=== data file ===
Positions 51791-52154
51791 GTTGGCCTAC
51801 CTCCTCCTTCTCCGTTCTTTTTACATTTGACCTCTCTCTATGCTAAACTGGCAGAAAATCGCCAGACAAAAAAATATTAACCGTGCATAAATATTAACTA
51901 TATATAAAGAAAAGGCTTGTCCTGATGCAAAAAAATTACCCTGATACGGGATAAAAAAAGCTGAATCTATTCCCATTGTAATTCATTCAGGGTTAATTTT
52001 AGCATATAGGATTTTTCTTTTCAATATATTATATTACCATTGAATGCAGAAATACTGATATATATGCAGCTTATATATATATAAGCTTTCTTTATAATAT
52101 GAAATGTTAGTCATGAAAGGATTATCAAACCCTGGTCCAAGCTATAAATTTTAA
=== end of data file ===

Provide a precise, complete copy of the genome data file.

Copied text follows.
Positions 51791-52154
51791 GTTGGCCTAC
51801 CTCCTCCTTCTCCGTTCTTTTTACATTTGACCTCTCTCTATGCTAAACTGGCAGAAAATCGCCAGACAAAAAAATATTAACCGTGCATAAATATTAACTA
51901 TATATAAAGAAAAGGCTTGTCCTGATGCAAAAAAATTACCCTGATACGGGATAAAAAAAGCTGAATCTATTCCCATTGTAATTCATTCAGGGTTAATTTT
52001 AGCATATAGGATTTTTCTTTTCAATATATTATATTACCATTGAATGCAGAAATACTGATATATATGCAGCTTATATATATATAAGCTTTCTTTATAATAT
52101 GAAATGTTAGTCATGAAAGGATTATCAAACCCTGGTCCAAGCTATAAATTTTAA